Nicaraguan mayor describes challenges facing her town

Rosa Amelia Valle Vargas, mayor of El Sauce, Nicaragua, spoke to Geneseo students on Oct. 1 about the challenges of leading a rural community that faces severe economic conditions.

Vargas, who spoke in Spanish and was translated for students by Rosemary McEwen, Spanish professor and chair of the foreign languages and literatures department, said that approximately 10,000 residents populate her town. She said that the community is largely agriculture, and exports crops such as beans, corn, sesame seeds and honey.

Vargas also gave a brief political history on Nicaragua before starting her speech, focusing heavily on the Sandinista involvement in the country in the late 1970s and '80s and speaking about how socialist values aim to help the country's economy today.

One of the major challenges facing the residents of El Sauce today is a high illiteracy rate. In addition, the global recession has weakened El Sauce's already suffering economy. The current unemployment rate in Vargas' community is between 30 and 50 percent, despite the Nicaraguan government's contribution of 9 percent of its budget to help develop municipalities like El Sauce.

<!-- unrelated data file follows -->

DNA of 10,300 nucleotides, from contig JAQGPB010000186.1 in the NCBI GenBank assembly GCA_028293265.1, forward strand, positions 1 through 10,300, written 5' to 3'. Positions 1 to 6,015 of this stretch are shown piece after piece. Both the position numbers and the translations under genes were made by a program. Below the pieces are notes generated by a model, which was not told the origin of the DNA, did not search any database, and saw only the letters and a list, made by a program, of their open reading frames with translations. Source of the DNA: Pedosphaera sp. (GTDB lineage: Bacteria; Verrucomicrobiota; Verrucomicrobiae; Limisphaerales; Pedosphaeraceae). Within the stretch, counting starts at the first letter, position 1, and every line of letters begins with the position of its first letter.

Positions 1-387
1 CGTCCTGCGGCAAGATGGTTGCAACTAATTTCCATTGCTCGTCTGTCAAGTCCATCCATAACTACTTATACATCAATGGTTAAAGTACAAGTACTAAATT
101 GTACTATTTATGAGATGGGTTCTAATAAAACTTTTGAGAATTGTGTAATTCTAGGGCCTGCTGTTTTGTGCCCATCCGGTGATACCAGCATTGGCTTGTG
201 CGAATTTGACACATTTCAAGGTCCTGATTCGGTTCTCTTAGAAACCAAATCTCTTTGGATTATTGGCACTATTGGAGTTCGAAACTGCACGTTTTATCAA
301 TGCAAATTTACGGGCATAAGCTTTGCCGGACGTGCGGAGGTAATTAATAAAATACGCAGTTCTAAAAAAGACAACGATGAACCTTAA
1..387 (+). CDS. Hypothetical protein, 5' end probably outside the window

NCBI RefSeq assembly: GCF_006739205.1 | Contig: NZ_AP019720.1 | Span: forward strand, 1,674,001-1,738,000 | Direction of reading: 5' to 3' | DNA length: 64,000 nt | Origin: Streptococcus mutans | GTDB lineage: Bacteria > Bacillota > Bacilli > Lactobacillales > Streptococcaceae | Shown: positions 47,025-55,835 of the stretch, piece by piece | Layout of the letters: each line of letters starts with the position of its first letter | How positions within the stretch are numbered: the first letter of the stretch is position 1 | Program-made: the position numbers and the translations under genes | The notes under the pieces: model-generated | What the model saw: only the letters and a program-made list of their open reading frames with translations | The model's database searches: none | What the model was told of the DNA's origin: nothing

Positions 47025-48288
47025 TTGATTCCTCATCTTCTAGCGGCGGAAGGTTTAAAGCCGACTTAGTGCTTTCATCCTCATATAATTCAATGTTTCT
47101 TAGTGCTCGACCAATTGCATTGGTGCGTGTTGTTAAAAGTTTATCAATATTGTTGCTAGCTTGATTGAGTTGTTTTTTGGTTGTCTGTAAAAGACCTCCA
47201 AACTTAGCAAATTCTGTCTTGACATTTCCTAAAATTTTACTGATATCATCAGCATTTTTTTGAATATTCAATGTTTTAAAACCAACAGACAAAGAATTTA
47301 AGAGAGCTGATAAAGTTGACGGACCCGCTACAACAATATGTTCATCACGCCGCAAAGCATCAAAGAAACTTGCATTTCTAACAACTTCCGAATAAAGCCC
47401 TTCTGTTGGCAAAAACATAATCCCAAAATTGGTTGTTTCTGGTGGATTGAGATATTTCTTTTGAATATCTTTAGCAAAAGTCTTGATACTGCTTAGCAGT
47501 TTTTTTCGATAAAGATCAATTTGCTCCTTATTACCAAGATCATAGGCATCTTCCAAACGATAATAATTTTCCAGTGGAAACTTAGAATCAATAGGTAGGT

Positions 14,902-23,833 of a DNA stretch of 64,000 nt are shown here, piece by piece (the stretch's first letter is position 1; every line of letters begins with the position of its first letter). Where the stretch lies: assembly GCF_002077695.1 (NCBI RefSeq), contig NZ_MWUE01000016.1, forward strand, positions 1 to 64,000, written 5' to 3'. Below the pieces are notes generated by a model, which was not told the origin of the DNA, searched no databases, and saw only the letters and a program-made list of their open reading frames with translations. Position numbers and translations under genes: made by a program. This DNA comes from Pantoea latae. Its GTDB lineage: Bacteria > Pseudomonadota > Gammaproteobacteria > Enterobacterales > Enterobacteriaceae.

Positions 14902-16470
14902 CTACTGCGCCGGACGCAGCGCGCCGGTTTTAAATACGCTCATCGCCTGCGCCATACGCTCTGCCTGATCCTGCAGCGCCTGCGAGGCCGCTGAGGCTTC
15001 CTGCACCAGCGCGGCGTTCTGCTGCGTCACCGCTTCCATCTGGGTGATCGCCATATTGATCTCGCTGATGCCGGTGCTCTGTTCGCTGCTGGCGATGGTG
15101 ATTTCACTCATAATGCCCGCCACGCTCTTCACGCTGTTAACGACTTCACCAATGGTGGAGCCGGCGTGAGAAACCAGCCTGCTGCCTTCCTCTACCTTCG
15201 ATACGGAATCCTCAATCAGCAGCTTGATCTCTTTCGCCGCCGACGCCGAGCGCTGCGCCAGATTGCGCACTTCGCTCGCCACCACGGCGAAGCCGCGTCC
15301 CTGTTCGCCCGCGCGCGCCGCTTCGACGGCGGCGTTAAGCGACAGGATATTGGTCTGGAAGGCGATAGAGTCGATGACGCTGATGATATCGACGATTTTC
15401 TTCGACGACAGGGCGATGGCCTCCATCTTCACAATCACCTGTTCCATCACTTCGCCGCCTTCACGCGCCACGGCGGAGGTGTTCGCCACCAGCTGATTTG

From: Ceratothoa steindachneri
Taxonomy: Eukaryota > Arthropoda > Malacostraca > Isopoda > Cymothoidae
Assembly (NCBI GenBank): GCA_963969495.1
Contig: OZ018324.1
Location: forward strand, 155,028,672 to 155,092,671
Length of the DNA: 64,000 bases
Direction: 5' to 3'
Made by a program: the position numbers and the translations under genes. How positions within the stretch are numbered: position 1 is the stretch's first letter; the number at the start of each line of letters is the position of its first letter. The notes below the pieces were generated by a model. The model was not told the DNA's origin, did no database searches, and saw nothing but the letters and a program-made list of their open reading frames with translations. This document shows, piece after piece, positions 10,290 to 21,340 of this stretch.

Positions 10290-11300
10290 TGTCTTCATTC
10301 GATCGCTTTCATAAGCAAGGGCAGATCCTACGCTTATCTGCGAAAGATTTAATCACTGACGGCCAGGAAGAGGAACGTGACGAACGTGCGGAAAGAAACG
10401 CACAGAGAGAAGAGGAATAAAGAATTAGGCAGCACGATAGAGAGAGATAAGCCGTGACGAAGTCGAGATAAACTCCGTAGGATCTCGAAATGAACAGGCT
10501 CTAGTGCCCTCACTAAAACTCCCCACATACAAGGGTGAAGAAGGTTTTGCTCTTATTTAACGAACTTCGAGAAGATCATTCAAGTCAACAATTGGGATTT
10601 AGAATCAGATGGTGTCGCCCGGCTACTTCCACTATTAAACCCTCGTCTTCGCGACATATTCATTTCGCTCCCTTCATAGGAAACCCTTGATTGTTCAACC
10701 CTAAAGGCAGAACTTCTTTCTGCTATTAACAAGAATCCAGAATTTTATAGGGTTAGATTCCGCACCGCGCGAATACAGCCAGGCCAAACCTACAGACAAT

Geneseo currently operates a program that allows students to live, visit and work with the residents of El Sauce to improve the community. One of the initiatives of this program is building brick homes for El Sauce residents, as most families live in houses made of clay that are not as resistant to inclement weather.

Students have also helped improve El Sauce's growing tourism industry, which, among other attractions, has a church that is over 100 years old.

Vargas said that one major way that residents earn income is through the crafting of baskets in the style of El Cerro, Nicaragua, which involves the weaving and coiling of pine needles.

Residents of El Sauce send the baskets to Geneseo's Jones School of Business, which works to secure markets in which they can be sold.

One of the goals of the event was to show students how different life in El Sauce is from life in Geneseo. "I think it's a great opportunity for students to learn how people from other countries perceive their historical relationship with our country," McEwen said. "It's important for students to see how other cultures perceive us, even if they don't necessarily agree with it."

The mayor said she was very appreciative of the efforts made by Geneseo to help her town, and how she was hopeful that students will continue to volunteer their time to help El Sauce.

For more information on Geneseo's service program in El Sauce, as well as the new Humanities II program which is hosted there, visit